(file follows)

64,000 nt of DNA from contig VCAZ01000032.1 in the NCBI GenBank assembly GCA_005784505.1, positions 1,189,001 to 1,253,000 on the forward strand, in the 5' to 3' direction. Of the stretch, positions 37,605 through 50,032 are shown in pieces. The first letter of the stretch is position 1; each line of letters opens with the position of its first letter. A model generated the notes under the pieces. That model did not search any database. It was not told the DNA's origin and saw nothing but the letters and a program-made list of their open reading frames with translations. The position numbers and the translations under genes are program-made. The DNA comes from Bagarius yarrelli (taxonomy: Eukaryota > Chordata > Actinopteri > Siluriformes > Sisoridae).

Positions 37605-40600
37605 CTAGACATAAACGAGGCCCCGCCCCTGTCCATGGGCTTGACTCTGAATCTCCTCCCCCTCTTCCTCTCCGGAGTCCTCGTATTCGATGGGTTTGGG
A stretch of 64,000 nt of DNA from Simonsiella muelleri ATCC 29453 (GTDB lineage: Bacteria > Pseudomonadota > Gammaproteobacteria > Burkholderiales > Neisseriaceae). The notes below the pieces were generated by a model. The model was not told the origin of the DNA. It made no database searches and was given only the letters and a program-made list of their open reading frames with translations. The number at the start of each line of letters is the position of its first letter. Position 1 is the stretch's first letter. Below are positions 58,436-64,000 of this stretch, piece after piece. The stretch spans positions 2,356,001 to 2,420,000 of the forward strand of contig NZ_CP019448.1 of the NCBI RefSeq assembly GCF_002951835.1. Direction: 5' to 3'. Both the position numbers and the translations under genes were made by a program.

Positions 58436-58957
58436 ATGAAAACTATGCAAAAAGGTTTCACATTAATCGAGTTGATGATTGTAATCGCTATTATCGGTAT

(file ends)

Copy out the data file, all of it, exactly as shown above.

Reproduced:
64,000 nt of DNA from contig VCAZ01000032.1 in the NCBI GenBank assembly GCA_005784505.1, positions 1,189,001 to 1,253,000 on the forward strand, in the 5' to 3' direction. Of the stretch, positions 37,605 through 50,032 are shown in pieces. The first letter of the stretch is position 1; each line of letters opens with the position of its first letter. A model generated the notes under the pieces. That model did not search any database. It was not told the DNA's origin and saw nothing but the letters and a program-made list of their open reading frames with translations. The position numbers and the translations under genes are program-made. The DNA comes from Bagarius yarrelli (taxonomy: Eukaryota > Chordata > Actinopteri > Siluriformes > Sisoridae).

Positions 37605-40600
37605 CTAGACATAAACGAGGCCCCGCCCCTGTCCATGGGCTTGACTCTGAATCTCCTCCCCCTCTTCCTCTCCGGAGTCCTCGTATTCGATGGGTTTGGG
A stretch of 64,000 nt of DNA from Simonsiella muelleri ATCC 29453 (GTDB lineage: Bacteria > Pseudomonadota > Gammaproteobacteria > Burkholderiales > Neisseriaceae). The notes below the pieces were generated by a model. The model was not told the origin of the DNA. It made no database searches and was given only the letters and a program-made list of their open reading frames with translations. The number at the start of each line of letters is the position of its first letter. Position 1 is the stretch's first letter. Below are positions 58,436-64,000 of this stretch, piece after piece. The stretch spans positions 2,356,001 to 2,420,000 of the forward strand of contig NZ_CP019448.1 of the NCBI RefSeq assembly GCF_002951835.1. Direction: 5' to 3'. Both the position numbers and the translations under genes were made by a program.

Positions 58436-58957
58436 ATGAAAACTATGCAAAAAGGTTTCACATTAATCGAGTTGATGATTGTAATCGCTATTATCGGTAT